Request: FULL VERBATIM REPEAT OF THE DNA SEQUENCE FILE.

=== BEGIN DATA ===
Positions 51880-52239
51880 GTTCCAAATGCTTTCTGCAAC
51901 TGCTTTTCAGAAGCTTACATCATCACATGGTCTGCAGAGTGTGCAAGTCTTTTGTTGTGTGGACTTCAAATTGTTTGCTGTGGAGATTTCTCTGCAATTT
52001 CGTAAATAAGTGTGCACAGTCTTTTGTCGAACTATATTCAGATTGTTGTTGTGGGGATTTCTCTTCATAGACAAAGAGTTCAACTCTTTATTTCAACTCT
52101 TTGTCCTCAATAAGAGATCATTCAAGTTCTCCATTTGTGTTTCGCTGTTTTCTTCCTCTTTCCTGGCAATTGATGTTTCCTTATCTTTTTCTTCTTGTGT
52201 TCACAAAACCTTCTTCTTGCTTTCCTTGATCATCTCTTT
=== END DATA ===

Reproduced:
Positions 51880-52239
51880 GTTCCAAATGCTTTCTGCAAC
51901 TGCTTTTCAGAAGCTTACATCATCACATGGTCTGCAGAGTGTGCAAGTCTTTTGTTGTGTGGACTTCAAATTGTTTGCTGTGGAGATTTCTCTGCAATTT
52001 CGTAAATAAGTGTGCACAGTCTTTTGTCGAACTATATTCAGATTGTTGTTGTGGGGATTTCTCTTCATAGACAAAGAGTTCAACTCTTTATTTCAACTCT
52101 TTGTCCTCAATAAGAGATCATTCAAGTTCTCCATTTGTGTTTCGCTGTTTTCTTCCTCTTTCCTGGCAATTGATGTTTCCTTATCTTTTTCTTCTTGTGT
52201 TCACAAAACCTTCTTCTTGCTTTCCTTGATCATCTCTTT